Management of Patients with Immune Thrombocytopenia - Episode 9

Sequencing in ITP

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Drs Piatek and Bussel discuss sequencing of therapies in ITP.

James Bussel, MD: Let’s finish up talking about treatment sequencing. We talked about how rituximab might be particularly good in younger women, and it’s better earlier in the disease. Craig, if you use it later, you might still get responses, but it’s much less likely you’ll have a “curative” response. We all probably like TPO agents because, as you’ve mentioned, they have a high response rate and generally are safe. They often can be used for a long period of time. You highlighted appropriately the risk of thrombosis in that setting in anybody who’s on a TPO agent. In the EXTEND study of eltrombopag, most cases occurred within the first year, which suggested that if you had a predisposition, it would be brought out early. However, there are patients for whom it happens later. We talked about fostamatinib as another consideration. Do either of you use fostamatinib much? In what patient population? Dr Piatek, have you used fostamatinib? What’s your center’s view on that?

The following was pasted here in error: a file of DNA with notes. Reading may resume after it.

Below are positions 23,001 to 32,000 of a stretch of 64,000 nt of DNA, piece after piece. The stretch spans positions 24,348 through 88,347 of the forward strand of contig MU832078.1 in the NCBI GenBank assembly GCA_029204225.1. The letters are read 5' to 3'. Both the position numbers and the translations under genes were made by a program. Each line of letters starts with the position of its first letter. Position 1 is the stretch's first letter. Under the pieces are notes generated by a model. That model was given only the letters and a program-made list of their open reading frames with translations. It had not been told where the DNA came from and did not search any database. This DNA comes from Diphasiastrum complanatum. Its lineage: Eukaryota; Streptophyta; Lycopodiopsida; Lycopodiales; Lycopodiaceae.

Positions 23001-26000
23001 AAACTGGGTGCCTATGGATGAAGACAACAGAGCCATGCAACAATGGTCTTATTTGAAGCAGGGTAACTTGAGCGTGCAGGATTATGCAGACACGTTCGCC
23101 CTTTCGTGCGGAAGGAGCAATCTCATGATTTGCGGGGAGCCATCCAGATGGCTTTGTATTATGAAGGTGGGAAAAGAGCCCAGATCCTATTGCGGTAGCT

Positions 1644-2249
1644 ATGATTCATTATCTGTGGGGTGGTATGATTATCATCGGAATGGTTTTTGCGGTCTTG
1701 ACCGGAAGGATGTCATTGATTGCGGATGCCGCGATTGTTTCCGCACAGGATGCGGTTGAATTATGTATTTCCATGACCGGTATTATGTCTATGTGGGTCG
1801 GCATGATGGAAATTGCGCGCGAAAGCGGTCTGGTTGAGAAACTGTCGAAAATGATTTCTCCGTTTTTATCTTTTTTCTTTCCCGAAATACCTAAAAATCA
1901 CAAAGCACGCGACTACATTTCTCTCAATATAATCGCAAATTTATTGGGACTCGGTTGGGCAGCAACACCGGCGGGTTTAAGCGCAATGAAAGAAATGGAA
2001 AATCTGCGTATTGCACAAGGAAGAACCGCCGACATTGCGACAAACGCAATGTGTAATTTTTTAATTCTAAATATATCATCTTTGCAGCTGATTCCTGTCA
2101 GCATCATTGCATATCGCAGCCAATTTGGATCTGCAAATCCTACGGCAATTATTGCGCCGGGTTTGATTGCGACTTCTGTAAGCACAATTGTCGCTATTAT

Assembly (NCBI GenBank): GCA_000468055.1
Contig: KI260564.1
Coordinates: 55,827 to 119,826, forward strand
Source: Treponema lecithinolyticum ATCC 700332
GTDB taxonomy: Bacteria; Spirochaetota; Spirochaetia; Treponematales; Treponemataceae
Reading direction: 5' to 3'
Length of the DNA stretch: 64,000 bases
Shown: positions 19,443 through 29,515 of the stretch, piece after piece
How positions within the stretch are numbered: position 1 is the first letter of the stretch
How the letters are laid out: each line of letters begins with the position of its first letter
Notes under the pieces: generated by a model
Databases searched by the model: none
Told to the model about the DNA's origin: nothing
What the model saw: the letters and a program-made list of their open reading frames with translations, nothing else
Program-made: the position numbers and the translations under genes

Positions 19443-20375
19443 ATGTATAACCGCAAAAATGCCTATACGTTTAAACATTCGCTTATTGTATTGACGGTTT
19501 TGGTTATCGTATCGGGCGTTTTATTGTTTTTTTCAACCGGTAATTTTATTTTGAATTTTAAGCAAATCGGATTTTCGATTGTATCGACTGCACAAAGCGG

Caroline Piatek, MD: Fostamatinib has a good response rate in the second-line setting, although that’s often used a little later. I use it in patients who aren’t good candidates for TPO-RAs [TPO receptor agonists]. For example, I have a patient with antiphosphate antibody syndrome with a history of PE [pulmonary embolism], so fostamatinib has been a good treatment. In practice, I’ve found that the GI [gastrointestinal] adverse effects seem to be less of an issue than have been reported. You use it in caution with somebody who has uncontrolled hypertension or wouldn’t use it in that setting. It’s a good option, particularly in patients for whom you can’t use TPO-RAs or you’re nervous about it.

Transcript Edited for Clarity